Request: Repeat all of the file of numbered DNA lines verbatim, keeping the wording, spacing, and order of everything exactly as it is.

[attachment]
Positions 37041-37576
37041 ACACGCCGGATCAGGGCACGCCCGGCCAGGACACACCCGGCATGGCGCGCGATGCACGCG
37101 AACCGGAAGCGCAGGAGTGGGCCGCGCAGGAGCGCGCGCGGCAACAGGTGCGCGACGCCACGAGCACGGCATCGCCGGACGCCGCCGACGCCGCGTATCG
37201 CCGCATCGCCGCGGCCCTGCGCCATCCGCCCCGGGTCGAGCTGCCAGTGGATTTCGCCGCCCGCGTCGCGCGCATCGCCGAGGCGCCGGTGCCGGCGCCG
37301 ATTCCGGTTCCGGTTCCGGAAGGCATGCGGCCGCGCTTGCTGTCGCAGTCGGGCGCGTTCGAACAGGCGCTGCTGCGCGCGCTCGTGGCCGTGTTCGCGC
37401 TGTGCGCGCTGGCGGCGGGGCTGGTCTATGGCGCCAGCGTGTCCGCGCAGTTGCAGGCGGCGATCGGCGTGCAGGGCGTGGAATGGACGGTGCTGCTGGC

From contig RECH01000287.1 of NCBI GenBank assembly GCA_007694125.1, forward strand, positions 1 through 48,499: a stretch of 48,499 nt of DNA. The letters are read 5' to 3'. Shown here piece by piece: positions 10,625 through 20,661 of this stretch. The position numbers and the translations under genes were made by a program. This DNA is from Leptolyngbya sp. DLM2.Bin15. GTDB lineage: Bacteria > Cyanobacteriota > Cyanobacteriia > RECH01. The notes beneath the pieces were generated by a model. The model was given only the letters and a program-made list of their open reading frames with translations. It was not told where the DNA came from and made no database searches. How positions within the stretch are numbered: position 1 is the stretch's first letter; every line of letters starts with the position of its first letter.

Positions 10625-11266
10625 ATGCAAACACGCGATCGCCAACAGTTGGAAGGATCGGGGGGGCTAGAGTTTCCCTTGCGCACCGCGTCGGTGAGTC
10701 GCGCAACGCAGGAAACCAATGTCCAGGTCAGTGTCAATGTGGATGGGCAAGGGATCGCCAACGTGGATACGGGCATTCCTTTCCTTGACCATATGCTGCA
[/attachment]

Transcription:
Positions 37041-37576
37041 ACACGCCGGATCAGGGCACGCCCGGCCAGGACACACCCGGCATGGCGCGCGATGCACGCG
37101 AACCGGAAGCGCAGGAGTGGGCCGCGCAGGAGCGCGCGCGGCAACAGGTGCGCGACGCCACGAGCACGGCATCGCCGGACGCCGCCGACGCCGCGTATCG
37201 CCGCATCGCCGCGGCCCTGCGCCATCCGCCCCGGGTCGAGCTGCCAGTGGATTTCGCCGCCCGCGTCGCGCGCATCGCCGAGGCGCCGGTGCCGGCGCCG
37301 ATTCCGGTTCCGGTTCCGGAAGGCATGCGGCCGCGCTTGCTGTCGCAGTCGGGCGCGTTCGAACAGGCGCTGCTGCGCGCGCTCGTGGCCGTGTTCGCGC
37401 TGTGCGCGCTGGCGGCGGGGCTGGTCTATGGCGCCAGCGTGTCCGCGCAGTTGCAGGCGGCGATCGGCGTGCAGGGCGTGGAATGGACGGTGCTGCTGGC

From contig RECH01000287.1 of NCBI GenBank assembly GCA_007694125.1, forward strand, positions 1 through 48,499: a stretch of 48,499 nt of DNA. The letters are read 5' to 3'. Shown here piece by piece: positions 10,625 through 20,661 of this stretch. The position numbers and the translations under genes were made by a program. This DNA is from Leptolyngbya sp. DLM2.Bin15. GTDB lineage: Bacteria > Cyanobacteriota > Cyanobacteriia > RECH01. The notes beneath the pieces were generated by a model. The model was given only the letters and a program-made list of their open reading frames with translations. It was not told where the DNA came from and made no database searches. How positions within the stretch are numbered: position 1 is the stretch's first letter; every line of letters starts with the position of its first letter.

Positions 10625-11266
10625 ATGCAAACACGCGATCGCCAACAGTTGGAAGGATCGGGGGGGCTAGAGTTTCCCTTGCGCACCGCGTCGGTGAGTC
10701 GCGCAACGCAGGAAACCAATGTCCAGGTCAGTGTCAATGTGGATGGGCAAGGGATCGCCAACGTGGATACGGGCATTCCTTTCCTTGACCATATGCTGCA